On-demand grocery delivery, which really became a reality with the emergence of the Covid-19 pandemic, continues to attract a lot of attention from investors. The jury is still out on how people will use those services in the long term, but in the meantime, the most ambitious of startups in the field are on the rise in a big way.
In the latest development, Flink, a Berlin-based “instant” on-demand grocery delivery service built around self-contained dark stores and a smaller assortment (2,400 items) that it says will deliver in 10 minutes or less, has raised $ 240 million to expand its business to more cities and more countries, following strong demand.
Flink, which means “fast” in German, is currently active in 24 cities in Germany, France and the Netherlands. It hasn’t disclosed how many active customers it has, but it is targeting younger consumers, those with small refrigerators, those who have forgotten items in their larger stores, and people who simply don’t want or can’t shop at older stores. . -style once every one to two weeks. Flink says it is currently in a rhythm of activating operations in a new area every other day, he said.
“We are on a mission to give people back some of their precious time during their hectic days and impress them with our service every time they order,” said Flink CEO Oliver Merkel, who co-founded the company with Julian Dames and Christoph Cordes. . in a sentence. “We want to establish Flink as the premier destination for your everyday products at great prices and instant delivery by our incredible passengers. The order growth we have seen in recent weeks has been explosive and we attribute it to the excellent service we provide to our consumers. ”
The size of this all-stock Series A is extraordinary considering that the company was launched in December of last year. The company is not disclosing its valuation, but a person close to the company said it is “not a unicorn yet.” (That is, it is not worth $ 1 billion on paper.)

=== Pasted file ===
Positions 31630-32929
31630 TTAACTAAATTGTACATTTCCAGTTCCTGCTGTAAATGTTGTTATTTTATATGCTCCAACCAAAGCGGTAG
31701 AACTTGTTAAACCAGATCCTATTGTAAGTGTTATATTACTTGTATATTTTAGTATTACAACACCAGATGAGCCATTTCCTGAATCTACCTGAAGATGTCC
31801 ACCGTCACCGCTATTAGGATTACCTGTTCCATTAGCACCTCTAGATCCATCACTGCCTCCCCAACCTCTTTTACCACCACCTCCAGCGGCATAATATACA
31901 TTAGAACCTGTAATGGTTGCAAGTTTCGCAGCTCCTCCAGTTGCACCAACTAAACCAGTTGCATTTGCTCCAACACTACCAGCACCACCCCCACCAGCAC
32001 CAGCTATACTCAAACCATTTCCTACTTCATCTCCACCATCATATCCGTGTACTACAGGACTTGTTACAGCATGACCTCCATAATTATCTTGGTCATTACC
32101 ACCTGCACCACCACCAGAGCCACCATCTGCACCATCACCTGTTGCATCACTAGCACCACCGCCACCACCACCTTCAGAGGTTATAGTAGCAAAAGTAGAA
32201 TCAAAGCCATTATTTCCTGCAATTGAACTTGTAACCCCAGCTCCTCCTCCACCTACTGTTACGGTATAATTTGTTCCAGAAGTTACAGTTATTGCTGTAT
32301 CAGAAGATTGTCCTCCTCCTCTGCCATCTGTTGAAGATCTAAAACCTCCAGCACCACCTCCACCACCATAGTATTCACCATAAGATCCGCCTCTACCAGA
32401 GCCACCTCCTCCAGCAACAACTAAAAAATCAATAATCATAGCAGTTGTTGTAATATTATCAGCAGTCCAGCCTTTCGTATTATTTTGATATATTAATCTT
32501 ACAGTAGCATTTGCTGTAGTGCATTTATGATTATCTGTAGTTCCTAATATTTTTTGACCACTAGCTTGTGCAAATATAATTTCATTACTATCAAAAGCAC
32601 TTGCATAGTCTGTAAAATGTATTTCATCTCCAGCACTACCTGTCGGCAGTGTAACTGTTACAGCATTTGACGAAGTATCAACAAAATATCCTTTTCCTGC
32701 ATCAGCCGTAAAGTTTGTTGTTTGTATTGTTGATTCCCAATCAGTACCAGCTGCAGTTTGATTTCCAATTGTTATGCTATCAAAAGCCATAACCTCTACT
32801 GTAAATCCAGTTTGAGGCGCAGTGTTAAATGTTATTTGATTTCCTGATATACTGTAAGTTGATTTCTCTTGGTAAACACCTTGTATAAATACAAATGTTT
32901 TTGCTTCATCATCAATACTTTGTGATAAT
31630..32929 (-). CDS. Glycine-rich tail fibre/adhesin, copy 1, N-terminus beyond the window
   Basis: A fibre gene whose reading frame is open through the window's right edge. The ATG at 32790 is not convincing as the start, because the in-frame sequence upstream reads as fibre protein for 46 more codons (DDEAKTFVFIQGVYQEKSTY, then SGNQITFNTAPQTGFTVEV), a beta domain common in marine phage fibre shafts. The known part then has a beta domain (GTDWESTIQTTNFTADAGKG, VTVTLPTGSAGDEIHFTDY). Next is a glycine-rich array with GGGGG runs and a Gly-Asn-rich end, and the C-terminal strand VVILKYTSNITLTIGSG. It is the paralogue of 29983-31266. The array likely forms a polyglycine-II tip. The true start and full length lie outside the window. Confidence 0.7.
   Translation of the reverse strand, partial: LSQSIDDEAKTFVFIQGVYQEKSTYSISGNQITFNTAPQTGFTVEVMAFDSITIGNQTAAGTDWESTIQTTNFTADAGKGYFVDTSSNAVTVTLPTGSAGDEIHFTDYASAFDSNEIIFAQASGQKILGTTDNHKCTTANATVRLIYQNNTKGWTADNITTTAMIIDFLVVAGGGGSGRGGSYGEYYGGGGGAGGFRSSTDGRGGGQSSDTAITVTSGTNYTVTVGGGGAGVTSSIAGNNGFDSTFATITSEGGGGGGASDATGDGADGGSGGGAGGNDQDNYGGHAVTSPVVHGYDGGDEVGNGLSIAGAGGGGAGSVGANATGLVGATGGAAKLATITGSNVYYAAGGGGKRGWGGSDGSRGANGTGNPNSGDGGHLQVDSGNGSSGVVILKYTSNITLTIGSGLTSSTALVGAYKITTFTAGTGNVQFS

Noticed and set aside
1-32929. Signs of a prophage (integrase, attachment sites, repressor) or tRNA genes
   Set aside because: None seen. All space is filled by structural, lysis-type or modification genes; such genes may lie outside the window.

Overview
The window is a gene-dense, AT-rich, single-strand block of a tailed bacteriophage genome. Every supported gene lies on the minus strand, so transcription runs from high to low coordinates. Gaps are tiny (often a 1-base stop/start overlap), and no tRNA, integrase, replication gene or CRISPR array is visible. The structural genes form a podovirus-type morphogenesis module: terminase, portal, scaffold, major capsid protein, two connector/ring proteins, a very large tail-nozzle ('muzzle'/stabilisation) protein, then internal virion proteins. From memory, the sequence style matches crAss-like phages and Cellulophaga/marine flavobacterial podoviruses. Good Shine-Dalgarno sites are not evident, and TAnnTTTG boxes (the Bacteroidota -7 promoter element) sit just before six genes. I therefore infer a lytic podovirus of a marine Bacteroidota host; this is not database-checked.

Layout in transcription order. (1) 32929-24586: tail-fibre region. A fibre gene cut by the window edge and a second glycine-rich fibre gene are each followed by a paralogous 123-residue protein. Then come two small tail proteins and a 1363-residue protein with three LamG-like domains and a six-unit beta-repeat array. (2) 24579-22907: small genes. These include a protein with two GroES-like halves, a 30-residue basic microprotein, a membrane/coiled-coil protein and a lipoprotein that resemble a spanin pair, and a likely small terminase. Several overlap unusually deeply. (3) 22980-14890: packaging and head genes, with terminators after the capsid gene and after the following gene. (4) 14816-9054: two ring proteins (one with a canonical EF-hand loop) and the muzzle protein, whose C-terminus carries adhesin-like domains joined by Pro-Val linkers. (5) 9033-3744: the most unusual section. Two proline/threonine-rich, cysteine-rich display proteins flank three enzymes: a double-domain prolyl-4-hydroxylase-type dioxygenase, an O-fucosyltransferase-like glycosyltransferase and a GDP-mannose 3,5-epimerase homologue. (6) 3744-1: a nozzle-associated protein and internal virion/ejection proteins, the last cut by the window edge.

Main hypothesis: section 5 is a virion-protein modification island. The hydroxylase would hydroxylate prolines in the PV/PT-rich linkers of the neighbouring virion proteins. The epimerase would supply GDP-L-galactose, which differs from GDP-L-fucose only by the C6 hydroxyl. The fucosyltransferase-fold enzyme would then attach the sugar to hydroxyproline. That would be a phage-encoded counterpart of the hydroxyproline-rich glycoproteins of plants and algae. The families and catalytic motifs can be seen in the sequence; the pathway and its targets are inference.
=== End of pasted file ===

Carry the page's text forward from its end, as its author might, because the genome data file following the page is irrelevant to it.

The round is co-directed by Prosus, BOND and Mubadala Capital; and it comes with a very interesting deal attached.
REWE, a German supermarket giant, has signed a strategic partnership with the company that will make Flink its preferred partner for smaller purchases, which appears to complement the work that REWE is doing to build its own grocery delivery businesses for larger baskets. . It is unclear if REWE is actually investing.
This latest investment comes on the heels of Flink announcing, in March, when he was just three months old, a $ 52 million round from Target Global and previous sponsors Northzone, Cherry Ventures and TriplePoint Capital, along with Cristina Stenbeck of Kinnevik, who invested in a personal capacity.
The opportunity for a new startup to enter the food delivery market, and in this case specifically grocery, is interesting right now.
For one thing, we’ve been through a year where many cities in Europe have been under shelter-in-place claims, leading many more people to turn to online food ordering to get essential items delivered to their doorsteps.
In other words, the demand, at least in the current circumstances, is more than proven. In fact, many of the major vendors completely gave in under pressure with crashed sites, little or no delivery space available, and many items out of stock too often.
On the other hand, that situation has led to a great profusion of companies that pounce to fill that void. Perhaps too great a profusion?